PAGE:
The revised regulations will allow testing of autonomous vehicles without a driver behind the steering wheel and public use of vehicles equipped with autonomous technology. "Today's action continues the department's efforts to complete these regulations by the end of the year".
The California Department of Motor Vehicles (DMV) on Wednesday released a revised version of proposed regulations that establishes a path for testing and public use of driverless- that is, completely unmanned - vehicles.
"The new California DMV proposal wrongly relies on the federal government, when there are absolutely no federal motor vehicle safety standards applying specifically to autonomous vehicle technology", said the group's spokesman John Simpson.
California's change in tack comes as other states build momentum with looser regulations.
The group also supports a provision in the proposed rules that prohibits manufacturers from exaggerating their cars' self-driving capabilities in advertising and at the sales point.
Transportation4America called that a "giveaway to the auto industry" because it "strips states and local governments of the authority to manage the vehicles on their roadways and leaves them without the tools to deal with problems already arising during the testing and deployment of automated vehicles".
California's proposed rules must still undergo a 15-day public comment period, which could result in further changes, and then a protracted review by other state attorneys.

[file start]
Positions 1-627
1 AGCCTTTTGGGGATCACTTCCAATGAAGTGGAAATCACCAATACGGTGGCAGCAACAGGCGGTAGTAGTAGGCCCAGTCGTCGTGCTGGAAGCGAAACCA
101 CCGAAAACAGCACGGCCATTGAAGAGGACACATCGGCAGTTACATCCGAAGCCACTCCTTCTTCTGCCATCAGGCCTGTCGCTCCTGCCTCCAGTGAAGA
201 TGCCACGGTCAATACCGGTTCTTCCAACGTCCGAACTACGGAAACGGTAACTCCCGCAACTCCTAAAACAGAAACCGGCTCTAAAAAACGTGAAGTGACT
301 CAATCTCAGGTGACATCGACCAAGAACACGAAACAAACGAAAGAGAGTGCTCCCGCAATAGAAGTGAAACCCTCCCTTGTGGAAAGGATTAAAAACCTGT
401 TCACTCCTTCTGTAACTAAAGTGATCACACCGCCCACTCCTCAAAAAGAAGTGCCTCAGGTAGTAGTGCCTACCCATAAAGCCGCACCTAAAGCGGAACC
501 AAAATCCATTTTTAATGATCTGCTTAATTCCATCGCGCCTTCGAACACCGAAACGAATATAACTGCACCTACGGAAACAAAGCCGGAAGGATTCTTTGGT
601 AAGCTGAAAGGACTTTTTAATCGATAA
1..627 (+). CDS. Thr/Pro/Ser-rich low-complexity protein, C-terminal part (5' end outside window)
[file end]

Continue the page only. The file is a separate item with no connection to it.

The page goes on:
Though California has been a hub for autonomous vehicle development, companies such as Waymo and Uber have been operating self-driving ride-hailing pilots in Arizona and Pennsylvania, where regulations are less restrictive.
Before any company can be approved for testing their vehicles, said vehicles will have to undergo rigorous testing to ensure compliance with federal safety standards first.
The proposed federal rules also restrict local governments from passing or enforcing any laws that are an "unreasonable restriction on the design, construction, or performance" of an automated vehicle.
The new regulations are a marked change from the DMV's previous stance on autonomous vehicle testing. On top of that, they have to show that the cars know how to react to certain unexpected conditions.
"A special permit is still required to deploy, creating regulatory uncertainty and raising concerns about the ability of autonomous vehicles to cross state lines", it said.
Consumer Watchdog criticized the revisions, saying California should stick to its earlier, stricter state requirements.
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